Interactions between individuals and their environment take place on many levels such as perception, communication and decision-making. Knowledge on the variety of cognitive and learning abilities used by individuals to feed or mate is essential to comprehend the adaptive value of behavioural plasticity. In general, such plasticity complicates the predictability of the evolutionary fate of the traits in question.
We study perception of cues (communication and decision-making) involved in interactions between individuals and their environment, in large brained species like apes. Knowledge on the variety of cognitive abilities used by individuals to feed or mate is essential to comprehend the adaptive value of behavioural plasticity. Read more on the personal web pages of Karline Janmaat and Serge Wich.
Sexual communication between (potential) mates is the first step in mating and thus offspring production. Covarying plasticity in both mate choice signals and responses may lead to assortative mating, which may be the start of sympatric speciation. To understand whether, when and how variation in sexual attraction may be involved in speciation, it is essential to experimentally determine the genetic basis of this variation, and the extent of phenotypic plasticity in sexual signals and responses. Read more on the personal web page of Astrid Groot.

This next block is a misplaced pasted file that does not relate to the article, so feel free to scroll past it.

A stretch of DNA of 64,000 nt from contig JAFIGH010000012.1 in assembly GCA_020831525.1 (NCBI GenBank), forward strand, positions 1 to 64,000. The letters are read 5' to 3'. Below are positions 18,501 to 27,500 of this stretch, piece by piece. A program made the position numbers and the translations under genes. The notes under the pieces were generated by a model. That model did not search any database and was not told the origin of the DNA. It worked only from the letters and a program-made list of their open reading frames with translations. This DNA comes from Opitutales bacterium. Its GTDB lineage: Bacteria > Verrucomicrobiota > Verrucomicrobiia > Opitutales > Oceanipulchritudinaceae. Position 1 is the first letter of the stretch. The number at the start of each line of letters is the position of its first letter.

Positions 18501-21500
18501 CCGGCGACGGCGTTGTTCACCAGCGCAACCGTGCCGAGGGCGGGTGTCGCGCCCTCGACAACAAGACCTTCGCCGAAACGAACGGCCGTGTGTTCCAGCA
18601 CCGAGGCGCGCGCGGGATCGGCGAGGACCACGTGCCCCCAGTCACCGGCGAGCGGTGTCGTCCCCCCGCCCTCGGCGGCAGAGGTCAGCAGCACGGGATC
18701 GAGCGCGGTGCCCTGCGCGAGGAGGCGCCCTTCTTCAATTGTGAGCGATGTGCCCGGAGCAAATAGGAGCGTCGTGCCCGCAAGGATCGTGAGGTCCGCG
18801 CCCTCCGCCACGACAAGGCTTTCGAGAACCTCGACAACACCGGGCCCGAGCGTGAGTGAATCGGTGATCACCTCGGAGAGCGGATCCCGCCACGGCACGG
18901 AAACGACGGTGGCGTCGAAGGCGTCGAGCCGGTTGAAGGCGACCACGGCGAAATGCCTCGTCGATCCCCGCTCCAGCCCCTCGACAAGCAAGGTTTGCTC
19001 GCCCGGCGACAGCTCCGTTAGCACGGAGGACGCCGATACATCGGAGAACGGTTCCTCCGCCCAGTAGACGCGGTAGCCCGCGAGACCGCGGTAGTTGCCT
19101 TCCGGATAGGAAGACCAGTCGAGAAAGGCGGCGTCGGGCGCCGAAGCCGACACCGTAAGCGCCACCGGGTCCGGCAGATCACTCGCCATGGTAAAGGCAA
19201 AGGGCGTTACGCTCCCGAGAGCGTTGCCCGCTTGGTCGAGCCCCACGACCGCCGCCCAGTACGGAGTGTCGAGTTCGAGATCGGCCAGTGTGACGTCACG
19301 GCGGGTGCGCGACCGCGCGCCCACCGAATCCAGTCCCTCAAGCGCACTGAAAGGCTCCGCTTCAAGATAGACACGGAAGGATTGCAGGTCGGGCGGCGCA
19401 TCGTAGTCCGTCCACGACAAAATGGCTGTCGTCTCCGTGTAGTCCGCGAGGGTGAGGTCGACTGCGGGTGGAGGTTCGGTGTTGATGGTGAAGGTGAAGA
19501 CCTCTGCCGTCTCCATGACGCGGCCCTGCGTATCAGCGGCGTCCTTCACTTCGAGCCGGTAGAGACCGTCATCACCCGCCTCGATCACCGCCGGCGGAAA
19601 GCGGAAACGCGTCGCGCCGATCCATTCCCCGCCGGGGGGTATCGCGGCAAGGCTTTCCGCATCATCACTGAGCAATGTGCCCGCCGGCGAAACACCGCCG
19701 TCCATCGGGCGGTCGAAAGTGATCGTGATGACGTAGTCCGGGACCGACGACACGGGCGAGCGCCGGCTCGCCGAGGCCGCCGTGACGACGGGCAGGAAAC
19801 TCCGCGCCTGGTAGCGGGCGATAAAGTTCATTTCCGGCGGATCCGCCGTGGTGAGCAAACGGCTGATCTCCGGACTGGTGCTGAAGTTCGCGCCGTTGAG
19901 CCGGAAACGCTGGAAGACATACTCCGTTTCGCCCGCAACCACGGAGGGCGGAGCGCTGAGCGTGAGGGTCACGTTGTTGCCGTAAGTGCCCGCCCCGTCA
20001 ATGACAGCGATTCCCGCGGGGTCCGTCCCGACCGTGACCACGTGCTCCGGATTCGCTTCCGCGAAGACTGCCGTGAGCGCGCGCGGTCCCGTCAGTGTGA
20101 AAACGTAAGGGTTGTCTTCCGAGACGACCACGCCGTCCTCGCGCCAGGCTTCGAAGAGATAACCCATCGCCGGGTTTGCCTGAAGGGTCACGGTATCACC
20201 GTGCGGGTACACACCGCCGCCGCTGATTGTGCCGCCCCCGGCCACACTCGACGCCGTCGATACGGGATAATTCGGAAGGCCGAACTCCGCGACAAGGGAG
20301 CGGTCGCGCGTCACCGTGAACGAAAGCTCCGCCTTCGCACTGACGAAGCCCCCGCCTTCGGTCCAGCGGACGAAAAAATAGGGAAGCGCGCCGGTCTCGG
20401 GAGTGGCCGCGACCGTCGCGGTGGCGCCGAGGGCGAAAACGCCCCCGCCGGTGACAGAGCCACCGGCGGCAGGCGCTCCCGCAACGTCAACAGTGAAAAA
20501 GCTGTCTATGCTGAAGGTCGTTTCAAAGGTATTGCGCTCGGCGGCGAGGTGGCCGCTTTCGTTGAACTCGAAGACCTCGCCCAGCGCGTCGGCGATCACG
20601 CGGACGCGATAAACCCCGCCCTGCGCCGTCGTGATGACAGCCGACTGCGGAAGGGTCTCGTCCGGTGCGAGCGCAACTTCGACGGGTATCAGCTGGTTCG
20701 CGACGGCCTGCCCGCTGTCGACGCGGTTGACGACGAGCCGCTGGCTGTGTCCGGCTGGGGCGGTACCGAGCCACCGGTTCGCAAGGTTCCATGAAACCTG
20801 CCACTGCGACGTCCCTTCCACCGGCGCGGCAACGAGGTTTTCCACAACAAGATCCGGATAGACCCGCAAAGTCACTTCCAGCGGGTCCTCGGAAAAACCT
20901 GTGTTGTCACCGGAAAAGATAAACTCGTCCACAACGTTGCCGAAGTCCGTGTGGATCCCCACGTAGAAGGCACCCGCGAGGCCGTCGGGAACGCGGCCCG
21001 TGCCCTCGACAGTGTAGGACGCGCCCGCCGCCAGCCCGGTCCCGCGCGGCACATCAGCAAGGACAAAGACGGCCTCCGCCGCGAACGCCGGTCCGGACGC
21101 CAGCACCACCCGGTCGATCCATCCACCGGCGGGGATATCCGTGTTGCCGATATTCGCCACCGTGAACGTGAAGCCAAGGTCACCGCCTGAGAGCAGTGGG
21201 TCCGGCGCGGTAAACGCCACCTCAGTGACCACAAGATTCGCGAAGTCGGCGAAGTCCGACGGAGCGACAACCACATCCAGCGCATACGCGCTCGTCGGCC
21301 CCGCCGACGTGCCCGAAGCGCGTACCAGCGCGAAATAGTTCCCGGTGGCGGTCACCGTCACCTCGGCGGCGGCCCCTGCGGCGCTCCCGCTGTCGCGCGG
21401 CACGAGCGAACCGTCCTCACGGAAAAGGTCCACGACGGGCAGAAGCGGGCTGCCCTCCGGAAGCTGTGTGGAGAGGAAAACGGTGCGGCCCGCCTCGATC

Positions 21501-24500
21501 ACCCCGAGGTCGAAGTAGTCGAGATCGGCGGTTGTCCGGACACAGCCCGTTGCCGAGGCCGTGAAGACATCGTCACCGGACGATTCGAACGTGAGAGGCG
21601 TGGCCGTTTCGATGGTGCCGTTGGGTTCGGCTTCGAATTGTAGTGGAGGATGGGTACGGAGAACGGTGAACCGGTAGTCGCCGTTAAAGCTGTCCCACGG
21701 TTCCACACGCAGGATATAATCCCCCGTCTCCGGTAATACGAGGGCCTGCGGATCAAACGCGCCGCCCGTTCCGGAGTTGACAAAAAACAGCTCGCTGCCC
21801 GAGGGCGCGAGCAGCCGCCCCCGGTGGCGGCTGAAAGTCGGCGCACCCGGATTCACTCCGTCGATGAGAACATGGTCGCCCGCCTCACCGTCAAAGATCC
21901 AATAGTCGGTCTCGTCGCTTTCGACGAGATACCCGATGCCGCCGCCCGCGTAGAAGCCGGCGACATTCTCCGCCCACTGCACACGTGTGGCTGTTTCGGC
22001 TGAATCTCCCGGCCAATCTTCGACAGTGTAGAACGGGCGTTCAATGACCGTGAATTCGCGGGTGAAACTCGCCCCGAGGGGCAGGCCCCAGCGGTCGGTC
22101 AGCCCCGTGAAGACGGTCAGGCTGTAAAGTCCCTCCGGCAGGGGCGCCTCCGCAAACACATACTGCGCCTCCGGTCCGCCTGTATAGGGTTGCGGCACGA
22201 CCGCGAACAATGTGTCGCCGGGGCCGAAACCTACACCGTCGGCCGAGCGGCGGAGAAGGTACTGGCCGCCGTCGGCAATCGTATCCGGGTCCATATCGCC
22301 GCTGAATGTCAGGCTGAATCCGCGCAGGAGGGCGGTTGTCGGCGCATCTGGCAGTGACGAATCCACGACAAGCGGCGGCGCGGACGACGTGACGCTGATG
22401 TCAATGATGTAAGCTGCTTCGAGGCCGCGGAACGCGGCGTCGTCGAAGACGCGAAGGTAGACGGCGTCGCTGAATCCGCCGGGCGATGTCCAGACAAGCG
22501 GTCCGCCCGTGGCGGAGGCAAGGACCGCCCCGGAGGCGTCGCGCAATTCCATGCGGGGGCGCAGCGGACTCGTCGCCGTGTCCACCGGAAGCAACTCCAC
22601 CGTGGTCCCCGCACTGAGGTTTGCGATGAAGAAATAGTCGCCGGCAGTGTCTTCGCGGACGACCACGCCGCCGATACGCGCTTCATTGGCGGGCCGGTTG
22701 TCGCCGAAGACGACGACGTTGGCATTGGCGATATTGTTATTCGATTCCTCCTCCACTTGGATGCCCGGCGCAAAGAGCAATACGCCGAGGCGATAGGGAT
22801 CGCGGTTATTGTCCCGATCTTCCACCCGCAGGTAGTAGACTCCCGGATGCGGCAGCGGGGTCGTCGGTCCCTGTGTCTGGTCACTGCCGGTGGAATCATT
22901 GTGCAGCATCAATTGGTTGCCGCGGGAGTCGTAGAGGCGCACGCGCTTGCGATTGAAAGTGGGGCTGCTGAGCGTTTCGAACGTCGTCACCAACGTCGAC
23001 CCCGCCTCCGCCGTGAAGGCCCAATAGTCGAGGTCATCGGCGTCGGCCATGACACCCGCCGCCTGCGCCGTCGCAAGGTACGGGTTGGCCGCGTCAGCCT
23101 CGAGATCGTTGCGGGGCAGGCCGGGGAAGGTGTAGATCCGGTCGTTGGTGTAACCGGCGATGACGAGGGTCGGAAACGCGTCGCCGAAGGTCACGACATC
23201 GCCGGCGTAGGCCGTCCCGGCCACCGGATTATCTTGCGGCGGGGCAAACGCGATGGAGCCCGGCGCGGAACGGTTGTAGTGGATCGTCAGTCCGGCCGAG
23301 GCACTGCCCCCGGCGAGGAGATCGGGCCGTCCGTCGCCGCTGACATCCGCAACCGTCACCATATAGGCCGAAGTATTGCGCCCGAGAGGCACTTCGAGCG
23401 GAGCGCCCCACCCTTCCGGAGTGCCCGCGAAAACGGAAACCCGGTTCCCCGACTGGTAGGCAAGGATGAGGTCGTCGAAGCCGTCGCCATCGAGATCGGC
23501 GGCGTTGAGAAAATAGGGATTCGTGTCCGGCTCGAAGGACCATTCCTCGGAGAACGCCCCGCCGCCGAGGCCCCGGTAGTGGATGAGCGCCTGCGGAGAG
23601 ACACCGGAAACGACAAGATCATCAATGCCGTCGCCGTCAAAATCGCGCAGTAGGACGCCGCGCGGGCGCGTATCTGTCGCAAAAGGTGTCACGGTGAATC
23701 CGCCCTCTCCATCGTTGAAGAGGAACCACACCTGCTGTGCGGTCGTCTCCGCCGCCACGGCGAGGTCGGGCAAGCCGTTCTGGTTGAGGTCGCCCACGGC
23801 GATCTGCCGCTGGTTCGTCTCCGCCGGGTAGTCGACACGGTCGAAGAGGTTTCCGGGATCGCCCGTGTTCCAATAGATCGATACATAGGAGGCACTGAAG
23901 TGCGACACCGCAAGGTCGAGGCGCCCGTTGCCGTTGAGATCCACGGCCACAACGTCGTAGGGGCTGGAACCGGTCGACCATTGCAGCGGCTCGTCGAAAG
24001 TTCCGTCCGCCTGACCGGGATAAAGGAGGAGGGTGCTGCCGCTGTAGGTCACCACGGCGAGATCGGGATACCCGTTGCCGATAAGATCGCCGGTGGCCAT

Within their lifetime, animals need to cope with variation in their environment. For example, prey will have to deal with variation in predation risk and predators are confronted with variation in the volatile cues associated with their prey. Animals can cope with this variation by learning the association between cues associated with food or danger and positive or negative experience. We study such learning behaviour using herbivorous plant pests (see personal web page Martijn Egas) and their natural enemies (see personal web page Arne Janssen).
Faculty of Science
Institute for Biodiversity and Ecosystem Dynamics